This goes hand-in-hand with networking like a diplomat. You know what happens when diplomats stop talking? War. One of my mentors wrote that we should know people in high places as well as in low places. But that's very vertical or linear. Life's not like that anymore -- today's mail room clerk (do they still have them?) can be tomorrow's CEO of a fortune 500 company. Just because someone is your staff, colleague, or someone who is not related to your current job process doesn't mean they would not be at a place of influence -- chances are, they already have a sphere of influence.

People are more networked and well connected today than before. Your future employers will ask about you to their friends, clients, people they've worked with either formally or even informally in conversation. Your future colleagues will always ask to the people who have worked with you, "How is she to work with?" "What is he like?" This happens a lot in India, not just for an expat like me but people generally talk about people. (Of course, you get a special spotlight when you're an expat.) Your friend or classmate can become a client. The decision your future employer makes between you and the guy or gal next to you can be that one reference. (Yes, I've faced both scenarios.)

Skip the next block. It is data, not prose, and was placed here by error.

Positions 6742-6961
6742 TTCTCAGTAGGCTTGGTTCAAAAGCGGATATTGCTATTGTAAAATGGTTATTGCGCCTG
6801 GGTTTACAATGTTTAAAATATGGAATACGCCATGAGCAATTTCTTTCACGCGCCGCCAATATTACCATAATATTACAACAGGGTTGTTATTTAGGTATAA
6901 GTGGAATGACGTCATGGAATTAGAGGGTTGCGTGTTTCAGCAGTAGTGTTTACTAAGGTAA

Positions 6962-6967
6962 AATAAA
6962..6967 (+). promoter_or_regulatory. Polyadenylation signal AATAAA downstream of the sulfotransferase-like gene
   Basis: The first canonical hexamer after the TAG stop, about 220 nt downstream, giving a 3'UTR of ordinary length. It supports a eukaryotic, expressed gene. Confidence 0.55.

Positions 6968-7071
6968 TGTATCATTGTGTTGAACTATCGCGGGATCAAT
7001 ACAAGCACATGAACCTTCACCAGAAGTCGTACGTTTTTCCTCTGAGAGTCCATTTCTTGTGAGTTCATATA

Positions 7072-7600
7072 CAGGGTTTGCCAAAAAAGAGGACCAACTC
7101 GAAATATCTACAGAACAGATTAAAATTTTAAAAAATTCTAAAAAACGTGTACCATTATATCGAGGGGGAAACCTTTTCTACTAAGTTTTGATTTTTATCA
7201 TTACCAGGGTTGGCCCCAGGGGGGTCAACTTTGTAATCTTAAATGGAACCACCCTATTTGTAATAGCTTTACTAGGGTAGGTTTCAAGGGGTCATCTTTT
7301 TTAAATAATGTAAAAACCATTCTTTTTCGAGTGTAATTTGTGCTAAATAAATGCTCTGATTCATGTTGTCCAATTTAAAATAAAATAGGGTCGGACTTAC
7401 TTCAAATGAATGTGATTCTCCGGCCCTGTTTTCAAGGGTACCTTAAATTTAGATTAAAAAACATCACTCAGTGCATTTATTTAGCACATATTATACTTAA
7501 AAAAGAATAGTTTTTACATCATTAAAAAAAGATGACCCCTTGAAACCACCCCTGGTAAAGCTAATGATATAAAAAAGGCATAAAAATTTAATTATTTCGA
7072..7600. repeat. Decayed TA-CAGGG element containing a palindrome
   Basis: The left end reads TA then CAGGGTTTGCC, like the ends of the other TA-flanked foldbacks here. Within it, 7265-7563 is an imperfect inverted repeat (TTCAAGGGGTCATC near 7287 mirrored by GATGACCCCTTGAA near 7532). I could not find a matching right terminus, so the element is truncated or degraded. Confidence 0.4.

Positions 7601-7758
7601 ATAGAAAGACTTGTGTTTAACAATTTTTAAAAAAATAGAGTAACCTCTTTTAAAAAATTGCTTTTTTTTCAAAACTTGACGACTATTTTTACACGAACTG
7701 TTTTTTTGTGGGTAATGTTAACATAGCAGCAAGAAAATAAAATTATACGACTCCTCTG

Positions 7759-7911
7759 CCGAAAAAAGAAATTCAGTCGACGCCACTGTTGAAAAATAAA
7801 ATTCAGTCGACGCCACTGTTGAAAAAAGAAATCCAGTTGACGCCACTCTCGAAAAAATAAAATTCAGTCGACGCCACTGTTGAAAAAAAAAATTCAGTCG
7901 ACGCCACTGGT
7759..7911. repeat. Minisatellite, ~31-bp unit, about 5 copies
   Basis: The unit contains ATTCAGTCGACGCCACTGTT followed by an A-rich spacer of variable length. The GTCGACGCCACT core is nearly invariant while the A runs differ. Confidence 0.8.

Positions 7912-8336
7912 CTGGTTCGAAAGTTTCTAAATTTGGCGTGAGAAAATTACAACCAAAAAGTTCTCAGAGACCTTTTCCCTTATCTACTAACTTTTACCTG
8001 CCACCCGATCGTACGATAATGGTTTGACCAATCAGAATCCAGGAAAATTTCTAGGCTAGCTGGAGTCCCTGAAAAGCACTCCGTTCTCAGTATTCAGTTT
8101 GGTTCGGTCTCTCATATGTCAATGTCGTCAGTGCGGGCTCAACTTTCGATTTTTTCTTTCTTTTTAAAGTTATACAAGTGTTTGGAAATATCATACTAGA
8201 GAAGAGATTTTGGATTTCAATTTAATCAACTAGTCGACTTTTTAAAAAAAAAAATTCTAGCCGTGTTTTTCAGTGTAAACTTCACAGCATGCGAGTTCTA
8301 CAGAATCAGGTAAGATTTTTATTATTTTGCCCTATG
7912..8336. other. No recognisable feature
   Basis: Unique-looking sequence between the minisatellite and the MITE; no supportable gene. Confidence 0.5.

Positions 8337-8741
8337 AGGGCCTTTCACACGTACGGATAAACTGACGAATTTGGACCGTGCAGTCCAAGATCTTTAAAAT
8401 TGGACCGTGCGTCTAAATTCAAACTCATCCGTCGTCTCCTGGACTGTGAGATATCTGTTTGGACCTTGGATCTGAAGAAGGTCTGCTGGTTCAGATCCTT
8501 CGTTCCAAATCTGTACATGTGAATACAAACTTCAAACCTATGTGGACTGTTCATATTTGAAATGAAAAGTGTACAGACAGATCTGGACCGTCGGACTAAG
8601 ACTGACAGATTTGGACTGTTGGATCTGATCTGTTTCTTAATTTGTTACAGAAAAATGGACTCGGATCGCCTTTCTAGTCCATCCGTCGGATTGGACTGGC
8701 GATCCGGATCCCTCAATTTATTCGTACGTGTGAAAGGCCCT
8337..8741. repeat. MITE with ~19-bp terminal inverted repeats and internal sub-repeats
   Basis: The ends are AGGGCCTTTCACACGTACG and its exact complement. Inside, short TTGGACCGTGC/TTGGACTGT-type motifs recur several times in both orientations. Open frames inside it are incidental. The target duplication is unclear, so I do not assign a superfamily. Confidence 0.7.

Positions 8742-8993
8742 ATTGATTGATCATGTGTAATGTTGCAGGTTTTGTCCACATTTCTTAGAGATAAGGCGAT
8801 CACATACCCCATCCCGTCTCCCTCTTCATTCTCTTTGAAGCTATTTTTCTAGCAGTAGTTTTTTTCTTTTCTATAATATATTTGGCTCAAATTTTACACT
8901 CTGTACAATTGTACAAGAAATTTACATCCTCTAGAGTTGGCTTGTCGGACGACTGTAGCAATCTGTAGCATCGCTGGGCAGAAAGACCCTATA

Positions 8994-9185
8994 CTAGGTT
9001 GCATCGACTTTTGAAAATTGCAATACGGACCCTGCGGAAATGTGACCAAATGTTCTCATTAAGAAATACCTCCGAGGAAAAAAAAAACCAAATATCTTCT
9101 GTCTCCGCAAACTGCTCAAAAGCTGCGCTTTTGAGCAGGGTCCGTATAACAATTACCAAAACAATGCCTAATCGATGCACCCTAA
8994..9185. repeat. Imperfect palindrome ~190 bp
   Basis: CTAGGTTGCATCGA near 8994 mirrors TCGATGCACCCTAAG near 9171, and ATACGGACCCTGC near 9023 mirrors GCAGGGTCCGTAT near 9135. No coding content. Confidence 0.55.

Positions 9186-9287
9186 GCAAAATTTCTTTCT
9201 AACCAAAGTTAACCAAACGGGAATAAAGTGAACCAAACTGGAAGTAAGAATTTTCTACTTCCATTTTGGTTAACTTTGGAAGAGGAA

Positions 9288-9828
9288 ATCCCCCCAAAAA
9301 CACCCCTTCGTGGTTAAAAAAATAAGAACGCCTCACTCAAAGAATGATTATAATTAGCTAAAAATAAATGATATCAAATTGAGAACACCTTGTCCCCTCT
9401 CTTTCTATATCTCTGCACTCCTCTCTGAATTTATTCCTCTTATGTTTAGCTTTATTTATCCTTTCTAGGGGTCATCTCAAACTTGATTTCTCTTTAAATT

Now once you burn a bridge, their friends, friends of friends, connections, potential clients, potential job offers are gone too.

6. Keep in touch, be visible, and put yourself "out there" (for the right reasons)
I started carrying business cards in high school. I was a cocky school president who tried to pick fights with Rudy Crew, the Chancellor of NYC Board of Education. I advocated for the alternative school system, I was part of that system. Now, I've stopped carrying business cards. I tell people I meet to just google me. I'm narcissistic enough to get a kick out of it, but I'm saving trees.

Ask yourself: Can people google me? What will they find if they do? If you don't like what you see, you better bury that stuff with the good stuff you want them to find. A quick way to do this is to sign up for all the major professional social networks like LinkedIn, Plaxo, Naymz, Xing, join a niche social network of your industry on Ning, Facebook (though it's more 'social'.) Make sure your name is in the URL like: Remember, your name IS your brand. Protect it with your life. Manage your reputation online and offline. The next thing to do is to have a blog with your name on it. But you need to update that on a regular basis. Talk about the subjects that you know. Read this article for personal brand. Read this one on your online reputation management.

Thanks for reading this until the end (it came out longer than I thought) ^_^ Click here to get connected with me on LinkedIn or click here to follow my crazy thought process on Twitter. Thanks CC for the proof read!